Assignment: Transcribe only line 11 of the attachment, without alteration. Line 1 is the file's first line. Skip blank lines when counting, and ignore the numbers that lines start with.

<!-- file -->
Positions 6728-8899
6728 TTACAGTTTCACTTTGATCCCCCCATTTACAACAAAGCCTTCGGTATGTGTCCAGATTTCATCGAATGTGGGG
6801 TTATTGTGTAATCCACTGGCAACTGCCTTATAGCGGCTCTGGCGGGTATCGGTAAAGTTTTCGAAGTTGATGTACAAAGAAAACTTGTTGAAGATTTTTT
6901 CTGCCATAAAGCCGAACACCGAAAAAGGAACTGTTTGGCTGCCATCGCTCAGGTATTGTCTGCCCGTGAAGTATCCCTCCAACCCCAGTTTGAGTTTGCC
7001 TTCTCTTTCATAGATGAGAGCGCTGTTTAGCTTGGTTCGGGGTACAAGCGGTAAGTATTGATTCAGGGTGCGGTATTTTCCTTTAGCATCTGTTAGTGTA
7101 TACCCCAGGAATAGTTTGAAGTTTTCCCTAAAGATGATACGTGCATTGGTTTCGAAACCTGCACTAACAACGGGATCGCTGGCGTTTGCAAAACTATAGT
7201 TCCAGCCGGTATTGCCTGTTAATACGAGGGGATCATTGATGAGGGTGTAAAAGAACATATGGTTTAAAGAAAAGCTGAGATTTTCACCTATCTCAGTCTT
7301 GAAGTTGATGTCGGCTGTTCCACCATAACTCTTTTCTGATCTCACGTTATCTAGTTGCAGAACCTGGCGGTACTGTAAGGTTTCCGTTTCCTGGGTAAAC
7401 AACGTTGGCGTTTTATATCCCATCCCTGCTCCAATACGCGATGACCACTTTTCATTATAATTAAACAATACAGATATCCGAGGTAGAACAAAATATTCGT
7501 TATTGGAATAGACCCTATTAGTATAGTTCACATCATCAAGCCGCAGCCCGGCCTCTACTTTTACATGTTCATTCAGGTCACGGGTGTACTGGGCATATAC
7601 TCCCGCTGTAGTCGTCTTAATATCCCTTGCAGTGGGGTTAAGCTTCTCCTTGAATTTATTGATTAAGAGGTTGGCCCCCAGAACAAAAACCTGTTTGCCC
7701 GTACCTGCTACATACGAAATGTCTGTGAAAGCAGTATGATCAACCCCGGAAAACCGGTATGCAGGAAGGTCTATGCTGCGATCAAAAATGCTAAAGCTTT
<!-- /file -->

7601 TCCCGCTGTAGTCGTCTTAATATCCCTTGCAGTGGGGTTAAGCTTCTCCTTGAATTTATTGATTAAGAGGTTGGCCCCCAGAACAAAAACCTGTTTGCCC